Moncton asked to redirect police spending

A member of Moncton's social inclusion committee is calling on the group and the city to redirect spending from Codiac Regional RCMP to other services like affordable housing and grants to organizations supporting homeless people. 

"I think there's a discussion to be had at the municipal level, here at the City of Moncton, about the police and the space that Codiac RCMP have in the city budget," Charles MacDougall said during a committee meeting Tuesday. 

The idea of defunding police has been raised across North America in recent weeks as part of marches and debates following the deaths of Black and Indigenous people at the hands of police. 

MacDougall also suggested that the committee should have new members that reflect the diversity of the community. 

MacDougall pointed out the members are all white, suggesting the group should have representatives from the Black, trans and immigrant communities. 

MacDougall's suggestion was met with a mix of support and pushback from other committee members, who include representatives from various non-profits and others dealing with social issues. 

Councillor says wrong venue for discussion

Charles Léger, a Moncton councillor who chairs the committee, cut into MacDougall's comments to say the inclusion committee wasn't the right venue for the RCMP discussion.

He instead pointed to the Codiac Regional Policing Authority board that he also chairs. The organization provides general oversight for the force that polices Moncton, Dieppe and Riverview. 

"I guess I'm at a bit of a loss," Léger said. "Not a bit of a loss, but I think it would be better there."

Shane Magee/CBC

Moncton budgeted to spend $23.9 million of its overall $161.8 million operating budget on police this year, up $6.2 million from 2013.

Recent budgets have included additional spending to increase the number of officers from 143 in 2019 to 157 in 2022 to address staffing issues and rising crime figures in the region. Moncton's budget projects spending $25.8 million on policing by 2022.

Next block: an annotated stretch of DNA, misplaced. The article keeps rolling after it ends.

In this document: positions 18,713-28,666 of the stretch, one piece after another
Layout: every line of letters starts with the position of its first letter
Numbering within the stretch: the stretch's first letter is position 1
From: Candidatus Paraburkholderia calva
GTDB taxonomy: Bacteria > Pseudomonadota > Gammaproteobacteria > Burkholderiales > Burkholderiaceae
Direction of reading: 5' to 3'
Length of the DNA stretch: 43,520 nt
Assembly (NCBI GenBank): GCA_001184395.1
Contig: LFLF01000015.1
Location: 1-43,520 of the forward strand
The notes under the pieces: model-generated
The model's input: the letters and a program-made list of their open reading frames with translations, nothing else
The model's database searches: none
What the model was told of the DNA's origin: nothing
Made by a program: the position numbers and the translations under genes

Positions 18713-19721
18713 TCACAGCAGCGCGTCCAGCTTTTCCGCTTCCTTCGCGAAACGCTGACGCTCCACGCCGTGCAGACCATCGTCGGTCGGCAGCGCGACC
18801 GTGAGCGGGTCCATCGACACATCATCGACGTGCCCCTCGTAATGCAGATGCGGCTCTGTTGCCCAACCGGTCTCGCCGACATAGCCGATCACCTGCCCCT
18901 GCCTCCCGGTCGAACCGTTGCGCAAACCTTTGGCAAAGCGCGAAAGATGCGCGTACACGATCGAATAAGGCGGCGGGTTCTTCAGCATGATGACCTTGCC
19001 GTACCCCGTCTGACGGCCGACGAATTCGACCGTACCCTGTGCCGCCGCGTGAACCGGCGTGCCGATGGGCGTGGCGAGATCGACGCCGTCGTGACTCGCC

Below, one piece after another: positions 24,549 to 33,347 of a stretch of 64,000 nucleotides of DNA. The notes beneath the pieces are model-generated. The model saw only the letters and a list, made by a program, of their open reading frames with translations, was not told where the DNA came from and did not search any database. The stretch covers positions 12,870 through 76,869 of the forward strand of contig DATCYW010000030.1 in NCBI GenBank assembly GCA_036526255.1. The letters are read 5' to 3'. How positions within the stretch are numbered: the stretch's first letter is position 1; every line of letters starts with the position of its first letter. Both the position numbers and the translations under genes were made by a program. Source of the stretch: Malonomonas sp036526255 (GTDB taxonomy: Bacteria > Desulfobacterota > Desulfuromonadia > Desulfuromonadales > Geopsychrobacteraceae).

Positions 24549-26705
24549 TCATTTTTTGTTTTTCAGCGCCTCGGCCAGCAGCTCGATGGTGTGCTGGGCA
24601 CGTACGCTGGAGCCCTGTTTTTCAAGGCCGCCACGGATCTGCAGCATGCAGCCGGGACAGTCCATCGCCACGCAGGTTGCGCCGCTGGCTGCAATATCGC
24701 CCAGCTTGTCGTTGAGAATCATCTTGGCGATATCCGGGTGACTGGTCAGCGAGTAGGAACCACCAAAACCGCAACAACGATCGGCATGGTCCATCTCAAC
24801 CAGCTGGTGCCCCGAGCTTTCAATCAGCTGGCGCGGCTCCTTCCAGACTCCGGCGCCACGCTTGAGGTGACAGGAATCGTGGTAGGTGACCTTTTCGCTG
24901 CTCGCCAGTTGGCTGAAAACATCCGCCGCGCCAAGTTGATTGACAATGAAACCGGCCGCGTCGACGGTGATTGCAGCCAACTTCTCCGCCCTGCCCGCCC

As well, Moncton plans to spend around $46 million in the coming years to build a new downtown police station for the force. Earlier this month, the city approved a $1 million contract to deal with contaminated soil at the site purchased for the building. 

"I have reason to believe that we're going in what I believe is the wrong direction," MacDougall said. "I think we're asking more and more and more of the RCMP."

Léger said adding officers reflects the growth of the community. 

Deputy Mayor Shawn Crossman said he agrees "in portion" with MacDougall's points. 

"What we're seeing in Moncton and around the world going on not only with the coloured race, or Black Lives Matter, or anything along that line, I think we need to take in anybody's life and the way that situations are being handled by police forces," Crossman said. 

Crossman pointed out annual spending on policing is likely to rise as RCMP members unionize, suggesting this year's budget figure could be a "small amount" by comparison.

Shane Magee/CBC

He said the social inclusion committee lacks a police representative who could speak to issues raised by MacDougall.

But MacDougall rejected the idea the committee should include a police presence, instead saying he was sad that people were suggesting the committee ask police what they need. 

"I think we should be asking what Black people need, what do trans people need, what do immigrants need?" MacDougall said.

Léger said he supports a more diverse committee membership if new members can be found who will commit to regularly attending the meetings. 

No decisions were made during the discussion, which lasted about 45 minutes.

MacDougall said in an interview that he expects to hold the city accountable to appoint new members. 

"We need many more members," MacDougall said. "If that means others need to resign, then so be it."